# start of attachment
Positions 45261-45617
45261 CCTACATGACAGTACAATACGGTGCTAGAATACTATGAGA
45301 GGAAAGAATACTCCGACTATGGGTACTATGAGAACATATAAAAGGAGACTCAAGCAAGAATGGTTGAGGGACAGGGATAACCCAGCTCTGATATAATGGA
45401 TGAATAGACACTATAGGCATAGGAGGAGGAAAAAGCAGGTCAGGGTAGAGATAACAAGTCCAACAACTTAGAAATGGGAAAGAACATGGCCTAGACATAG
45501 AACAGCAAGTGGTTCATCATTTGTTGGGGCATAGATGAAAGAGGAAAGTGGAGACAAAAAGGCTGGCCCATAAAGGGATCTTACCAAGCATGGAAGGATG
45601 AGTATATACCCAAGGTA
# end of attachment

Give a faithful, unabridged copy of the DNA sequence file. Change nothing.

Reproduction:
Positions 45261-45617
45261 CCTACATGACAGTACAATACGGTGCTAGAATACTATGAGA
45301 GGAAAGAATACTCCGACTATGGGTACTATGAGAACATATAAAAGGAGACTCAAGCAAGAATGGTTGAGGGACAGGGATAACCCAGCTCTGATATAATGGA
45401 TGAATAGACACTATAGGCATAGGAGGAGGAAAAAGCAGGTCAGGGTAGAGATAACAAGTCCAACAACTTAGAAATGGGAAAGAACATGGCCTAGACATAG
45501 AACAGCAAGTGGTTCATCATTTGTTGGGGCATAGATGAAAGAGGAAAGTGGAGACAAAAAGGCTGGCCCATAAAGGGATCTTACCAAGCATGGAAGGATG
45601 AGTATATACCCAAGGTA